Mary-Ann Booth: Definitely. I think that by kind of Spring, March I was starting to [go], “okay, I kind of can relax.” I think also, and this is maybe a gender thing, you always hear this about women: They always feel like, I have to be 110% qualified before they’ll even go for a job. And men will be like 25% qualified and they’re like, “oh, yeah. I can do that.” And we’re just not programmed the same, I don’t think.
John Bateman: No, I agree.
Mary-Ann Booth: And so, you do have some doubt about, like, what have I done?
John Bateman: As a woman now in a position of power in a traditionally male, let’s face it, probably, I don’t know how many female mayors there were in West Van previous to you.
How did you deal with the anxiety around that? And what did you change? Did you change anything in your environment? Did you change the way you think? Did you change the way you approach people to sort of, in a way, battle that stigma?
Mary-Ann Booth: Yeah, so there was a few things that happened politically. There was a beeline you may have followed, that was a big controversy in West Van, bringing rapid transit into West Vancouver. And then there was an infrastructure project we were doing, and I was getting some pretty angry men calling me up.
Sometimes people say, “There’s just something about her. She’s sort of…” not [going to use] the B-word. Some of that is survival. You have a choice when a bully calls you. You kind of cave, or you feel like I got to stand up to this person. There was a bit of that testing.
John Bateman: Well, I believe some of that is survival, but I also believe some of that is a double standard that exists where a man and a woman on a very same trajectory get very different monikers. Women are negative monikers and men are empowered monikers. You had to deal with that. Yeah.
Mary-Ann Booth: You’re sort of trying to establish what your persona’s going to be. I mean, I’m a respectful, compassionate, caring person—a nice person—but you also have to be a leader. And so that, yeah, that period continued of… it got to kind of better, but still the confidence and the physiological piece was there. I could tell that I still didn’t have the confidence.
John Bateman: Tell me a bit about that because, you know, you talked about the physiological piece, and I always like to get into the nuts and bolts of physiologically and how it’s affected by our psychology. And it sounds like you know something about chemicals and bodies—you’re talking about cortisol, you’re talking about adrenaline, you’re talking about those things.
Tell me a little bit about the physiological, what that felt like for you, because obviously, you talk about a dip in confidence. Here you are a prosecutor, you’re used to a lot of confidence, projecting a lot of confidence. What did that dip feel like for you? Physically, what did it feel like for you, and then, part B, emotionally, what did that feel like for you?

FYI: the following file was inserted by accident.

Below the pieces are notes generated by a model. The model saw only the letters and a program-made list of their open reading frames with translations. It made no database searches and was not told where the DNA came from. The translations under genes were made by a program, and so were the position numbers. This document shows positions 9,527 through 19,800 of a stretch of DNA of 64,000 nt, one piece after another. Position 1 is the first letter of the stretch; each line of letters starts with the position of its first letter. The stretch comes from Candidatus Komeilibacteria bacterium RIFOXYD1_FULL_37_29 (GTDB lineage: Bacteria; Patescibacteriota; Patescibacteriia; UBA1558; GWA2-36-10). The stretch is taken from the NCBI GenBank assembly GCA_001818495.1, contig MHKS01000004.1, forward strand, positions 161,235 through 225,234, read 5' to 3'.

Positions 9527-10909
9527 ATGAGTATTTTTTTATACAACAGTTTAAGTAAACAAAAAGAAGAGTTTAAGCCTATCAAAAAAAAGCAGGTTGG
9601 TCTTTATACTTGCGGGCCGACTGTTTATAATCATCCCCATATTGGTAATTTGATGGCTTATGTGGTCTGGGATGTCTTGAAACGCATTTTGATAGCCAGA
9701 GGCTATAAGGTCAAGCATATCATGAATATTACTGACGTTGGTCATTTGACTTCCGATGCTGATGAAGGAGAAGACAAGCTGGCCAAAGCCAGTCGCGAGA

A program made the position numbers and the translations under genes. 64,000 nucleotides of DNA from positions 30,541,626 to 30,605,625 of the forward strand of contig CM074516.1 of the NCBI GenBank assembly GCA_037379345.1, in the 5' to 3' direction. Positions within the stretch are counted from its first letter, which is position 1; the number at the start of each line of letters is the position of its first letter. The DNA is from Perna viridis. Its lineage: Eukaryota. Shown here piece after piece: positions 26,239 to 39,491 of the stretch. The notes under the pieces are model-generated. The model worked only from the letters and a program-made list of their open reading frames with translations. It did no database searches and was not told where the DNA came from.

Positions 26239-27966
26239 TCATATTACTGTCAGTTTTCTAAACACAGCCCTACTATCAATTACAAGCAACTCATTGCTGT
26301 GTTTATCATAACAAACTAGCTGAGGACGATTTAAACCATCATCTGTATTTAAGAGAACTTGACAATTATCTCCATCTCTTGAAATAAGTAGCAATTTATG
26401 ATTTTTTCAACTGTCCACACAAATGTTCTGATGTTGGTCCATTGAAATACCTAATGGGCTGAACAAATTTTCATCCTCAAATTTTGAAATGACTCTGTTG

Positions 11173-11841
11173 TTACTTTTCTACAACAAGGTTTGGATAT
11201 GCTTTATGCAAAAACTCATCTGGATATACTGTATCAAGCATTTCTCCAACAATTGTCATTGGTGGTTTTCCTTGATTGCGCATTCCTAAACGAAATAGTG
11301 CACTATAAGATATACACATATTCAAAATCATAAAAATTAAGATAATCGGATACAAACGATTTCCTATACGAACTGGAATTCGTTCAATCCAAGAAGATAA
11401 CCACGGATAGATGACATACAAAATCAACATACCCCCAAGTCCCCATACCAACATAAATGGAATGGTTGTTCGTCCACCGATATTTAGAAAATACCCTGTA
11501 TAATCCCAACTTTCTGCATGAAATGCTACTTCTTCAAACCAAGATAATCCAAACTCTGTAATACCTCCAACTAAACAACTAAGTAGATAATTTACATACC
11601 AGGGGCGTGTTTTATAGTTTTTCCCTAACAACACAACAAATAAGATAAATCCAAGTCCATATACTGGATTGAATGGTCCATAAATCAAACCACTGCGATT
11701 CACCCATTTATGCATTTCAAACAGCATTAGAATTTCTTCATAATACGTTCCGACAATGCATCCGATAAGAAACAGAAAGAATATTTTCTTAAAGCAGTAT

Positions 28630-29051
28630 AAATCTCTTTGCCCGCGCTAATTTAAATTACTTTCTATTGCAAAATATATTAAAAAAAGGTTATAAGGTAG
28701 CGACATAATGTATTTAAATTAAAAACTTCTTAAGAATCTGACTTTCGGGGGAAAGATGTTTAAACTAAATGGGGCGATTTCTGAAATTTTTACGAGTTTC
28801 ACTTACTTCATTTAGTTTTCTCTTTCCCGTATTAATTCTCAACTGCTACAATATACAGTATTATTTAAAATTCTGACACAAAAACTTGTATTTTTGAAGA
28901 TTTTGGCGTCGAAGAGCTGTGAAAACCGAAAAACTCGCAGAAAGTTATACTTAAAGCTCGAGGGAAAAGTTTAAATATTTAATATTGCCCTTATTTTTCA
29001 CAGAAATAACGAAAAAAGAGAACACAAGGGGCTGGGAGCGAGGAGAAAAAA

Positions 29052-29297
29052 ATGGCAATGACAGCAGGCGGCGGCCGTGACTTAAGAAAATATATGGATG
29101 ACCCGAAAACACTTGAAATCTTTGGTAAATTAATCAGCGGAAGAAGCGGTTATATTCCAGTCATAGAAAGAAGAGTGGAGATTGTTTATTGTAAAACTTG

Mary-Ann Booth: And I’d never felt this before.
John Bateman: Really? Physically at this point?
Mary-Ann Booth: Physically. Well, like never… definitely physiologically. I was literally having tingling in my legs that would kind of go up, and it happened when I would have a thought about a stressful situation or what I had to do or whatever.
Before, where I would, you kind of ruminate just in your head, I could feel my body reacting. And I didn’t think, from what I knew about cortisol and adrenaline, I didn’t think having that feeling was healthy for me. Having that on a sustained basis was going [to be] good for me physically. I did not think that was a good thing.
John Bateman: Did you have an idea that the two were connected? I mean, I guess physically there’s cause-and-effect you have going on. You have a thought mentally in the physical effect you have, but were you still connecting it to anxiety? Were you connecting it to that at that point—these physical feelings you were having?
Mary-Ann Booth: I think I was identifying it as anxiety because I remember saying to my … The first couple months were quite horrible because I really was like, “I can’t do this,” and that’s not a good place to be.
But then I started saying to my husband, “I know what I’m feeling.” And actually, what I said, “I’m kind of glad to be feeling this,” because I knew a lot of people that struggled with anxiety, even in my own family, friends. And until you’ve experienced it, you don’t really appreciate it.
John Bateman: Do you feel that upped your empathy in those situations?
Mary-Ann Booth: Very much.
John Bateman: Yeah.
Mary-Ann Booth: Yeah. And I mean, that’s why I’m doing this because I really think, wow, this is good that I have gotten to experience this so that I can understand what other people are going through.
John Bateman: It’s always interesting talking to people who have … A lot of people deal with anxiety have their epiphany about, “this is anxiety.” I had mine when I was very young. But here you’ve gone through this whole thing and it’s interesting that you … It doesn’t surprise me because obviously we’ve talked about … you’re an observer of people and you have to be, to be in your discipline.
How was that transition for you to finally … You said that was like a relief when you finally felt it because you were able to engage more with people around you? What was that?
Mary-Ann Booth: I don’t think it was a relief. I think I was kind of going up and down a little bit, sort of, “okay, am I going to feel better? I feel a bit better. Oh, I’m still not myself. I’m still not myself.” I remember going to a meeting at the Port of Vancouver and walking into a room and just not feeling myself. You look in the room and you’re like, everybody else here is smarter than me. What am I doing here?